The Department has the obligation to ensure compliance with the Environmental Conservation Law, the applicable regulations and whatever other environmental standards are involved when it issues a permit for any project which has the potential for causing harm to the environment and public health. The Department has determined that solid waste management facilities comprise a category of projects which may require oversight above and beyond the self-monitoring and reporting requirements typically present in the permit conditions imposed on an applicant. In certain instances, the Department has found it necessary to impose requirements that an applicant fund an on-site environmental monitor in order to provide reasonable assurances that all the applicable standards will be met.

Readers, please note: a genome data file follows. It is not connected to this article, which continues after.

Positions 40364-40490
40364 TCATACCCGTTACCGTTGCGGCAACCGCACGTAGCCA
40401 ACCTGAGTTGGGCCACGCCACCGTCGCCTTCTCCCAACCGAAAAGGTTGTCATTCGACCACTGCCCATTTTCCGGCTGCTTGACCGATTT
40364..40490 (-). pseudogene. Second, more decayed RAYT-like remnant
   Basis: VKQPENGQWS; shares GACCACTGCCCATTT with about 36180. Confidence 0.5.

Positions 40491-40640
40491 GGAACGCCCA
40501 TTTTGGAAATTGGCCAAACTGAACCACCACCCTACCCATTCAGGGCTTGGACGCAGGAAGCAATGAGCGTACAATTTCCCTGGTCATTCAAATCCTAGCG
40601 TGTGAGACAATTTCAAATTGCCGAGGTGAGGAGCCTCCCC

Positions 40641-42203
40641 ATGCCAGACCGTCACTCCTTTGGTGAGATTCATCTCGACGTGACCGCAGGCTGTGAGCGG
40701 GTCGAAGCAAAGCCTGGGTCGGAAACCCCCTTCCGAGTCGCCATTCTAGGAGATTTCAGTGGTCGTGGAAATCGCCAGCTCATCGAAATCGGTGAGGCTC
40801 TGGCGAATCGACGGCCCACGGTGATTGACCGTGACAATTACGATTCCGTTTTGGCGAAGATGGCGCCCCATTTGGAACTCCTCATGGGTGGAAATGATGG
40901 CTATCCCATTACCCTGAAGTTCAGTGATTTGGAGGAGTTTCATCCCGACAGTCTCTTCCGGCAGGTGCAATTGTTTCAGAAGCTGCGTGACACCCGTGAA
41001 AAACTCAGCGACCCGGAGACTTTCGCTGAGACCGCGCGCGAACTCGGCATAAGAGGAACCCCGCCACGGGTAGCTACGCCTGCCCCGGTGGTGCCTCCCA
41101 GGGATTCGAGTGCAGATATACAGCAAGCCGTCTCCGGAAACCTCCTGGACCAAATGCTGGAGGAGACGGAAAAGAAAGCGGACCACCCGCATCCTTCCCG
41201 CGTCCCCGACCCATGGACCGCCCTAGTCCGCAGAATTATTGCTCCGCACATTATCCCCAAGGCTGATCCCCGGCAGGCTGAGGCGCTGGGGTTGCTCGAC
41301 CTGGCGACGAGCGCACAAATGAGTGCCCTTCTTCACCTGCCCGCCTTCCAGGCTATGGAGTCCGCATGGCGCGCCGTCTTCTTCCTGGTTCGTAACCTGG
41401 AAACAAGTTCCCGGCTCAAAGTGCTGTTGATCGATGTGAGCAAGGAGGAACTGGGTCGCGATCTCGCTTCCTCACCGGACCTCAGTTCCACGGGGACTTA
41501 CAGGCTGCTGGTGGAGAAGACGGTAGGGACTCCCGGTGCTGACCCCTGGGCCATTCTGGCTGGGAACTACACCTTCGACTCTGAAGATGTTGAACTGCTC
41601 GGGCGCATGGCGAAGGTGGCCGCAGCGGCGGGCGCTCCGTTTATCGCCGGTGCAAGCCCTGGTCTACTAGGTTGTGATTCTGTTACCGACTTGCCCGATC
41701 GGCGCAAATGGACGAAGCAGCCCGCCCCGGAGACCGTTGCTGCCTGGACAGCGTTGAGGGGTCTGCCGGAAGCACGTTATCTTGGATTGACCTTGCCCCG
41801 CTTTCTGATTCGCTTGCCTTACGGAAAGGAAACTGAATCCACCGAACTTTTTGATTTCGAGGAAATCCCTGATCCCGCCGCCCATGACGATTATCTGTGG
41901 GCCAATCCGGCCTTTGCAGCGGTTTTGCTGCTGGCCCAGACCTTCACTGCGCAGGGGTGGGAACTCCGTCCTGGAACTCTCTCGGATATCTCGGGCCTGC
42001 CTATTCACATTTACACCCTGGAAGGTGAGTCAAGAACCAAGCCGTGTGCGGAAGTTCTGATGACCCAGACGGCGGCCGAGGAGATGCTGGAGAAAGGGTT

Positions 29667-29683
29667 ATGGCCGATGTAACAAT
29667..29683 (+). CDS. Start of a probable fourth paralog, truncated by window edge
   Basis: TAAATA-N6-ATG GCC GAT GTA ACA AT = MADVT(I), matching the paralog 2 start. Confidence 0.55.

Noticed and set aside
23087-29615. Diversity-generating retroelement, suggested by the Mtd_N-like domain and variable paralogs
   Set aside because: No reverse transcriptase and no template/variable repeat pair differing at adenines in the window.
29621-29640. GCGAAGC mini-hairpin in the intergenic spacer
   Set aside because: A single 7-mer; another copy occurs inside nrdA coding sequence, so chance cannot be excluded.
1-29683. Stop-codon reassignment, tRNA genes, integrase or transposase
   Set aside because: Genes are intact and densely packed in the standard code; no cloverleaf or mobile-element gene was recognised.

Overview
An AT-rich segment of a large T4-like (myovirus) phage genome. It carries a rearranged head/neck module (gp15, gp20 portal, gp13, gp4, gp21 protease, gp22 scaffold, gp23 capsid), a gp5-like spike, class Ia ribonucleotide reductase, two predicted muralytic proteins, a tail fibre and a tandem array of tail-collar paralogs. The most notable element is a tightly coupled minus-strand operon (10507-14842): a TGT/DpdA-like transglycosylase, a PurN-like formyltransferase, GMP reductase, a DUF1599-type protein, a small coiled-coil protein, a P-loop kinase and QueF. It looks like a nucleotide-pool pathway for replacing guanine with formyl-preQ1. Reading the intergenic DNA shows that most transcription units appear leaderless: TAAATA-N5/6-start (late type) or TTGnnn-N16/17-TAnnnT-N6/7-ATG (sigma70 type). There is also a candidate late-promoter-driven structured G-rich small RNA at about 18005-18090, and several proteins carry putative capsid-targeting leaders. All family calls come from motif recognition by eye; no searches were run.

Lederle's question is whether the Department has the legal authority to require Lederle to fund all or any part of the costs associated with the activities of an on-site environmental monitor for its proposed landfill at its Pearl River, New York facility.

It is clear from the above discussion that the Environmental Conservation Law, particularly 3-0301, as further articulated by the Appellate Division of State Supreme Court, and the recently revised and enhanced solid waste management facility regulations in 6 NYCRR Part 360 provide the authority for the Department to condition its approval of certain solid waste management projects on the utilization of on-site environmental monitors in appropriate circumstances. Additionally, the ECL and its implementing regulations, in 6 NYCRR 360-1.11(a)(2), authorize the Department to require the project sponsors or applicants in these instances to partially fund the costs for such monitors, where the costs are a reimbursement for specific Department services rendered to the applicants.